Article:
Sunday, September 5, 2010

Hand Cranked Box Organ

May first 2009 marked the completion of a little crank organ, after being under construction for two months. Instructions for building were found on John Smith's web site in England. However for some reason that site seemed to vanish shortly after building the organ. The music rolls are still available from Melvin Wright, another English web site.
It was awkward to move around and find a place to place it while playing, so a stand with wheels followed a month or so later.
The top is hinged so that it can be opened up and you can look down inside and see the working mechanism. The crank operates bellows to pump air and also powers the punched paper roll that distributes the air to the 20 pipes to play the tunes. It works somewhat like a player piano.The last picture is of it being demonstrated at an antique machinery show in Huntsville Utah.
Friends Guy and Westley each videoed it and posted the videos on You Tube.

Saturday, September 4, 2010


A couple weeks ago I completed a Kaleidoscope of my own design configuration. The reason for building it was that I had some high quality front faced mirrors that had been salvaged out of some kind of copy equipment, and they needed something useful to do, rather than just laying around. The rest of the machine was built from some brass drain pipe, and the gears machined from brass valve stems, and the walnut from left over pieces. Sure, it was work, but now all these things have a useful purpose in life.
The interesting thing, was that in reading some history, I found that the Kaleidoscope was invented by David Brewster in 1816, the same year that Robert Stirling invented the hot air engine. (I've built a bunch of hot air engine models) Both men attended the university of Edinburgh in Scotland, they may have known each other. Although the Kaleidoscope is more or less a toy or object of fascination, David went on and did a lot of research and development with optics, and other fields of science. David was the inventor of the Fresnel lens that was used in light houses all over the world. A very respected gentleman.

Saturday, August 14, 2010


I just finished building a little jackhammer a couple days ago, for no reason other than I was curious how they worked, and there is no better way to find out than to build a working model.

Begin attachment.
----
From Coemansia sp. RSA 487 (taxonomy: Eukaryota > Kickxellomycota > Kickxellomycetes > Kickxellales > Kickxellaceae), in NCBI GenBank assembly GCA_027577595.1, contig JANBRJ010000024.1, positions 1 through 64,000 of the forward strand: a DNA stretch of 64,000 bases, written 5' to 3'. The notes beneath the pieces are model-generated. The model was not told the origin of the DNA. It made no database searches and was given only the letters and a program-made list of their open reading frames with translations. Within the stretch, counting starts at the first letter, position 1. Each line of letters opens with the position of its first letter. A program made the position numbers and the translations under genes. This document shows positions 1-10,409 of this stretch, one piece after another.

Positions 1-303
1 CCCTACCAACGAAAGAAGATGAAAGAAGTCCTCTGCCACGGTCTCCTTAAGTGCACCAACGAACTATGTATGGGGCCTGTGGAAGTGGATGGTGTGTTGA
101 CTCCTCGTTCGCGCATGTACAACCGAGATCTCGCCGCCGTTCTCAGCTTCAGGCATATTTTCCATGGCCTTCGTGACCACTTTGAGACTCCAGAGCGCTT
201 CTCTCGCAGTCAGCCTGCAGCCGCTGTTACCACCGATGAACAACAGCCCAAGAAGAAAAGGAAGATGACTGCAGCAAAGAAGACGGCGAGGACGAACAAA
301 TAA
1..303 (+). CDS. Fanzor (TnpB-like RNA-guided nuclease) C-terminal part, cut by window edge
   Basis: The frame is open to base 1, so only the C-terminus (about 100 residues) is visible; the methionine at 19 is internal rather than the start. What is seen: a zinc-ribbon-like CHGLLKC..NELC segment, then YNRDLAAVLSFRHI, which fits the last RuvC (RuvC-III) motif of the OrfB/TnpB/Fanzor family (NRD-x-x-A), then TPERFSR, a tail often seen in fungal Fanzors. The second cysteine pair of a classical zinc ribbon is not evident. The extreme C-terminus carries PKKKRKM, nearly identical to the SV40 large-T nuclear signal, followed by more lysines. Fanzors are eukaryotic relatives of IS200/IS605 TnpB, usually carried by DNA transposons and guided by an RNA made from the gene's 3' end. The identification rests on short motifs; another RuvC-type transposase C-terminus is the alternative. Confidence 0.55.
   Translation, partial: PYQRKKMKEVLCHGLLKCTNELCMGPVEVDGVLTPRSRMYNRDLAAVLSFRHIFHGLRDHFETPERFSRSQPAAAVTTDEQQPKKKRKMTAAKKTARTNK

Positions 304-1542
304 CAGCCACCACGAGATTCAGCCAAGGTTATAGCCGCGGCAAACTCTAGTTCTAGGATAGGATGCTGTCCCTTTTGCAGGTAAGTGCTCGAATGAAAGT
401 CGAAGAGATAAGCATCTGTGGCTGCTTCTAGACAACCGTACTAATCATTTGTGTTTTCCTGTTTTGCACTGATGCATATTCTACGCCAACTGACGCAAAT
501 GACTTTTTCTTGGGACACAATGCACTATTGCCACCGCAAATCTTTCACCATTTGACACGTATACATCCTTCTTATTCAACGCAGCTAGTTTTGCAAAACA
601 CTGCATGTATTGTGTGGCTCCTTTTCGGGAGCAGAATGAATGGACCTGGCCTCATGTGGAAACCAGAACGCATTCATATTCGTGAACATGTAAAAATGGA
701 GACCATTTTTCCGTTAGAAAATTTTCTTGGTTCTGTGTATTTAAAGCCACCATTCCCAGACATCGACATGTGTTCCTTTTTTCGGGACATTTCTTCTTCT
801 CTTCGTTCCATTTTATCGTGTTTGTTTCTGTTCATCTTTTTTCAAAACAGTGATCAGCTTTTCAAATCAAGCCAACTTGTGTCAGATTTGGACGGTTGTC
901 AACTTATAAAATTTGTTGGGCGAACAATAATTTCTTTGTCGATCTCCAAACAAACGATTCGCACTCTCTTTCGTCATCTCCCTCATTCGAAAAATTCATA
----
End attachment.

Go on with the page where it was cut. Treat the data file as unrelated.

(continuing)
The display stand is a small burl from a Popular tree. It is not a bolder, but a good representation of one.
Yes, it does go Rat-a-tat-tat, or maybe more of a Putt Putt Putt, but it does work, and only requires a few pounds pressure from an Air Brush Compressor.

Tuesday, July 27, 2010

7" Atlas Shaper

On the middle day of July I had the oportunity to acquire a couple Atlas metal shapers that were being disposed of at the local high school. Actually it was a bunch of shaper parts in various states of assembly or disassembly, which ever way you'd like to say. Although I already had a shaper that is seldom used, I simply could not pass up something like that. In their day shapers were state of the art machines. However, they, like model T Fords, have become obsolete. They are no longer manufactured and seldom used, but they are fun to play with. You can still do machining operations with them, but not near as efficiently as with a milling machine.
One looked like it was almost complete, and the other was missing many of its parts.
Having no other project to work on at the time, I immediately started working on the better of the two. Who ever had worked on it before me had left out some internal parts and had others installed incorrectly, so it was torn completely down and started over.

About 5 or 6 days later I had it back together and operational. A lot of time was spent getting all the slide ways adjusted to minimum clearance without any binding. Several parts needed repairs, and the tool post was missing completely, so a new one was machined. Everything was in excellent condition and being so complete, with guards and even the original Atlas motor, it was exchanged with the old shaper on the cabinet. I have not decided what to do with the old one yet.